My mother must have had the strength and endurance of ten for she managed to keep food on the table and a semblance of order for us—my five brothers, dad and me, as well as the six neighbors and also a couple of telegraph men who were on shifts around the clock!
     I do remember drawing a picture on the steamed dining room windows, and after someone told Ma that I should not be allowed to do that, one of the NCR men took my part by saying, “Before this is over, we might be glad to see a child’s markings on the window.”  I can’t imagine a child of ten remembering those words verbatim, but I do.  It could be also that his words gave me new cause for worry.
     We were told that somewhere in the vicinity of Main and Vine streets a building had floated out into the middle of Main Street.  It later blew up and we understood it was Saettle’s Grocery.
     A morgue had been set up next door to us in what was once the NCR employees’ dining hall, with just an arm of the lumberyard between our house and the morgue.  Brother Russell and I heard that an aunt and uncle who lived in a cottage on Brown Street were unaccounted for in the flood.  Russell, fourteen years old, said it was our duty to sit on the curb at the morgue entrance and watch in case Aunt Carrie and Uncle Vic were brought in.  This we did, but I don’t remember ever going past the front doors of the morgue and don’t believe Russell did either.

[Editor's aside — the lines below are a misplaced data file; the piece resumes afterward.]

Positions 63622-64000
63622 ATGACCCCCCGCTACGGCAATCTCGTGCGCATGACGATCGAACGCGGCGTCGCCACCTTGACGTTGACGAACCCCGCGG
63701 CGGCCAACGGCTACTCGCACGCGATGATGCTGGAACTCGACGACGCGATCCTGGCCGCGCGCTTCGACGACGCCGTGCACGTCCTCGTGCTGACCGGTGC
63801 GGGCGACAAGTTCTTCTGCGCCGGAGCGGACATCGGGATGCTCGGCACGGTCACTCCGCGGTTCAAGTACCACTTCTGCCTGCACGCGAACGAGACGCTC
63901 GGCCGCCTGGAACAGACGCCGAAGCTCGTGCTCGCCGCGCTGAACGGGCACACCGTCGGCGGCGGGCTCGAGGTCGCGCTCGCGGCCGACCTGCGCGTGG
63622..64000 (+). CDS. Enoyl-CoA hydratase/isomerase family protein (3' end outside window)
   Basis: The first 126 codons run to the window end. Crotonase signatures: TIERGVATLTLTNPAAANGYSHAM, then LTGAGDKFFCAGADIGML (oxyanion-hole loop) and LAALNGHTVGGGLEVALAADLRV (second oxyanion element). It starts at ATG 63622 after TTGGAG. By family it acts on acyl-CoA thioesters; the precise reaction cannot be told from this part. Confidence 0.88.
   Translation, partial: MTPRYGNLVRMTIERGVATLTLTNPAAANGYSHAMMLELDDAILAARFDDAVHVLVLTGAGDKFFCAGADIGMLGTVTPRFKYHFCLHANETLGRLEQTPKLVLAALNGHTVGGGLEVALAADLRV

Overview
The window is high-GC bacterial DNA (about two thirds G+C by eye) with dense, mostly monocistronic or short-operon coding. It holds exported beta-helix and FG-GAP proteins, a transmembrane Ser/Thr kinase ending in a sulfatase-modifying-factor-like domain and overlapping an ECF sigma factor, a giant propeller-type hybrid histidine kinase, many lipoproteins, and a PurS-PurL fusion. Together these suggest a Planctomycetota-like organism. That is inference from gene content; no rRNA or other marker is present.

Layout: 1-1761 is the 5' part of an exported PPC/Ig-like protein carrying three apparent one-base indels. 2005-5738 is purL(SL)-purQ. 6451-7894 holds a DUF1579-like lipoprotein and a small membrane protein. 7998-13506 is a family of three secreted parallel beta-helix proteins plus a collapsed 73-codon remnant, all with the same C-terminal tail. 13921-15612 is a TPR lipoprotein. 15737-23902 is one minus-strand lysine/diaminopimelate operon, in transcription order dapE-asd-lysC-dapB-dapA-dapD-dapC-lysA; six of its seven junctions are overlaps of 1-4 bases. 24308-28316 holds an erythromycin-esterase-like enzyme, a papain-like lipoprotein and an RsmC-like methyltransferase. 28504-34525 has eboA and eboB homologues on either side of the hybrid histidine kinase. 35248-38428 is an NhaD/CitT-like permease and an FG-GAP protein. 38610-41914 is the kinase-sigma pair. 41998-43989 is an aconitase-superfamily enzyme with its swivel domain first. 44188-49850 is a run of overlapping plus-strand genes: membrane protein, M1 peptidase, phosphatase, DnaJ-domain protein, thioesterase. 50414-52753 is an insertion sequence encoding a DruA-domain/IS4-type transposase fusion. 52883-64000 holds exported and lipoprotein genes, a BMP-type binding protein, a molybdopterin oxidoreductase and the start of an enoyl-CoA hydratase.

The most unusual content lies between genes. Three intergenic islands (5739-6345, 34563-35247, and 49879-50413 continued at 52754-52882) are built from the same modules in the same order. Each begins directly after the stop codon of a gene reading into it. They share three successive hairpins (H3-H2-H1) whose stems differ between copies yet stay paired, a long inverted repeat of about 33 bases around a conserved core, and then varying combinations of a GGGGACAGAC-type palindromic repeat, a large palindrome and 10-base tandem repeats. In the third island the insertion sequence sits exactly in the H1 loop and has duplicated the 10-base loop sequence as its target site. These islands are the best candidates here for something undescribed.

Dad worked all hours building boats at the NCR and would come home just long enough to snatch a little sleep, eat and go back again.  (I heard he was the fastest boat builder they had.)
     Next came another scare for Ma to cope with.  A limousine pulled up in front of the house and brother Walter was brought in exhausted and very wet.  Walter had taken a boat at Main and Apple streets, rescued two women in a swift current on Apple Street, but then a horse came up to the boat.  He told the women to sit still and gently pushed the horse away with the oar. The hose came back again.  The two women panicked, rocked the boat and Walter fell out.  He was close to a telephone pole on South Main Street and the water was high enough for him to grab a wire.  He hung on and was rescued.
     Anyway, John H. Patterson happened to be there, witnessed it, and ordered Walter taken home in his car.